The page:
This recipe doesn’t require much work at all. The hearty crisp romaine lettuce is tossed in a delectable creamy avocado dressing that is both sweet and savory, which pairs well with the salmon, having it’s own sweet and spicy elements. My 4-year old loved it. My husband loved it. I loved it. Say no more.
Tuna fish in a can makes a quick lunch, but I’ll only buy one brand of tuna. Wild Planet is a tuna fish I can trust to have low mercury and high omega fatty acids.
When we travel on the road, we eat it right out of the can for a satisfying protein and nutrient boost (we take these to Disney Land, too).
But, today, I’m sharing a recipe where it’s all gussied up with delicious textures and flavors. My whole family loves this, especially the bites with hidden gems in them like diced dried apricot.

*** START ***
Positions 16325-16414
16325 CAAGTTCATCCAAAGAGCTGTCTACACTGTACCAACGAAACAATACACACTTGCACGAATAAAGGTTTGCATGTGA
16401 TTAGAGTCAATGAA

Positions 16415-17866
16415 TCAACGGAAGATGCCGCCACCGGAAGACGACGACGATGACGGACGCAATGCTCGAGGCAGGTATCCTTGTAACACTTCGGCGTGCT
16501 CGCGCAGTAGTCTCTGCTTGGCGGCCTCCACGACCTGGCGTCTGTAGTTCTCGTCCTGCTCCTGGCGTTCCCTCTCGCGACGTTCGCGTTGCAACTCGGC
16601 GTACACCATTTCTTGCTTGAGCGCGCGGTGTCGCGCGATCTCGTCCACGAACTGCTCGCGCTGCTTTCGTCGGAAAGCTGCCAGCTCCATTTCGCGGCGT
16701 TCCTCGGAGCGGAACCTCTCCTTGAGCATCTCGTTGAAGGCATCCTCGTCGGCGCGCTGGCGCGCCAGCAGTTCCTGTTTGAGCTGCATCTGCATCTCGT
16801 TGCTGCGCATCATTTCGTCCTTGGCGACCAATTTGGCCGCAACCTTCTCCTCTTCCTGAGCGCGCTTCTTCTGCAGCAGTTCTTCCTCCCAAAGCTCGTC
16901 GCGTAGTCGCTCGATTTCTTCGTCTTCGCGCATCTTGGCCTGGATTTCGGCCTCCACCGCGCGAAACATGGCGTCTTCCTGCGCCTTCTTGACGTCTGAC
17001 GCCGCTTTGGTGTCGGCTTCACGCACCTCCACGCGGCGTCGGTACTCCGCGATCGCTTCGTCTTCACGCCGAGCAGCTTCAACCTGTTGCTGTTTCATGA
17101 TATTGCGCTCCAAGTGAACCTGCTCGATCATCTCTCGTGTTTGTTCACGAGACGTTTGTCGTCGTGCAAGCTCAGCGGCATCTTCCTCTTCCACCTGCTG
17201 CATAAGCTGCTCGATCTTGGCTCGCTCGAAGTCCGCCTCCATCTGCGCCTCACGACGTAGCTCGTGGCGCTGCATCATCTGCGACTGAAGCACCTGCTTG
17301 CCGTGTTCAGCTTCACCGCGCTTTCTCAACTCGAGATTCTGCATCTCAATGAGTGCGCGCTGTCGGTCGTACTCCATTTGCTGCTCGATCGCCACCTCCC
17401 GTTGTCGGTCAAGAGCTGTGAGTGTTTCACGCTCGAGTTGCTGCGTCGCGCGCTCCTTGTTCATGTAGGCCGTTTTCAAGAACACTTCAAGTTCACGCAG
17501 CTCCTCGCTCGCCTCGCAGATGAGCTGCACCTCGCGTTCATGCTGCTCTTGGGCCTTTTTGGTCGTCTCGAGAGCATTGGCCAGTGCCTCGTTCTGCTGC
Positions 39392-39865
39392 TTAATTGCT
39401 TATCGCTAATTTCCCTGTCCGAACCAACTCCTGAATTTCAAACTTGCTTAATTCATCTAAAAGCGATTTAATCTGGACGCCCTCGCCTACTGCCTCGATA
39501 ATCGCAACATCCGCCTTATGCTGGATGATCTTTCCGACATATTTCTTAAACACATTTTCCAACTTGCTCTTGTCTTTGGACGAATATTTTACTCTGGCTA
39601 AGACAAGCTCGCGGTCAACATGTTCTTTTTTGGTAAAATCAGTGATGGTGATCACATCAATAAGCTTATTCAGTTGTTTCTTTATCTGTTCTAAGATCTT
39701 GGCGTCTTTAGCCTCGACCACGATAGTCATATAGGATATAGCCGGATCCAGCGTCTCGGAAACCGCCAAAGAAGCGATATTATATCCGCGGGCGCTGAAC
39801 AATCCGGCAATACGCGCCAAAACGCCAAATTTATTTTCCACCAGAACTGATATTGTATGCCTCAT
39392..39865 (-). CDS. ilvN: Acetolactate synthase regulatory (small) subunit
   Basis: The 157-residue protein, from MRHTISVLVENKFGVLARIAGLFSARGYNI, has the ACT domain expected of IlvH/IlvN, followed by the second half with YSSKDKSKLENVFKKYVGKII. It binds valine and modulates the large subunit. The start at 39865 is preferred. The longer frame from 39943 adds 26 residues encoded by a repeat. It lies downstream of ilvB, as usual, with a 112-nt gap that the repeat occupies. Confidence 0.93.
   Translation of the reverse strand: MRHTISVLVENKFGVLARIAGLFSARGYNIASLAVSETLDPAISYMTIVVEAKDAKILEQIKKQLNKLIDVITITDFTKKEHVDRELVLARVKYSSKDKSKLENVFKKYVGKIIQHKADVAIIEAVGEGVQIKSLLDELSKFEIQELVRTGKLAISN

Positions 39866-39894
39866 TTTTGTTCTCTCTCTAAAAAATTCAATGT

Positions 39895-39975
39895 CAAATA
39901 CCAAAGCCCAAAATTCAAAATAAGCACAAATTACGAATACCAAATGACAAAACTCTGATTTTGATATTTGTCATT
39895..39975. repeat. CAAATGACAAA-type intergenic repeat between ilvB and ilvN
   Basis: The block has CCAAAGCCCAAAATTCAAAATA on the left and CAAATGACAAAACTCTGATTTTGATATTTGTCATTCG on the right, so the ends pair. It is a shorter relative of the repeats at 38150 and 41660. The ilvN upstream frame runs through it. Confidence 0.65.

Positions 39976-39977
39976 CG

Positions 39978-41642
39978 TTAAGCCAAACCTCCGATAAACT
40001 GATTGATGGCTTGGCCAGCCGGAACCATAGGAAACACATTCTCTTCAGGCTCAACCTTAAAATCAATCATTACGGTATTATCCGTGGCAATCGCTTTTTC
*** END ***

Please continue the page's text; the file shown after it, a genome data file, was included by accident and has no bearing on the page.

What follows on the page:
Gussied-Up (low-mercury) Tuna Salad
Yield 2 to 4
- 2 cans low-mercury tuna
- Juice 1 organic lemon or lime
- 1/2 cup grass-fed organic (full-fat) Greek yogurt
- 1 stalk celery, chopped <— get a good knife
- 1 bell pepper, chopped
- 1/4 tsp kelp granules
- 1/2 to 1 cucumber, chopped
- 1 green onion, chopped
- Drizzle quality raw organic olive oil (or brain boosting MCT oil)
- 1/2 cup raw sauerkraut
- 1 tablespoon organic mustard
- 1/4 to 1/2 cup diced dried apricots (or currants)
- Handful each cilantro, parsley chopped
- Sea salt and freshly ground black pepper, to taste
Mix everything together with a large spoon in a large bowl. Enjoy.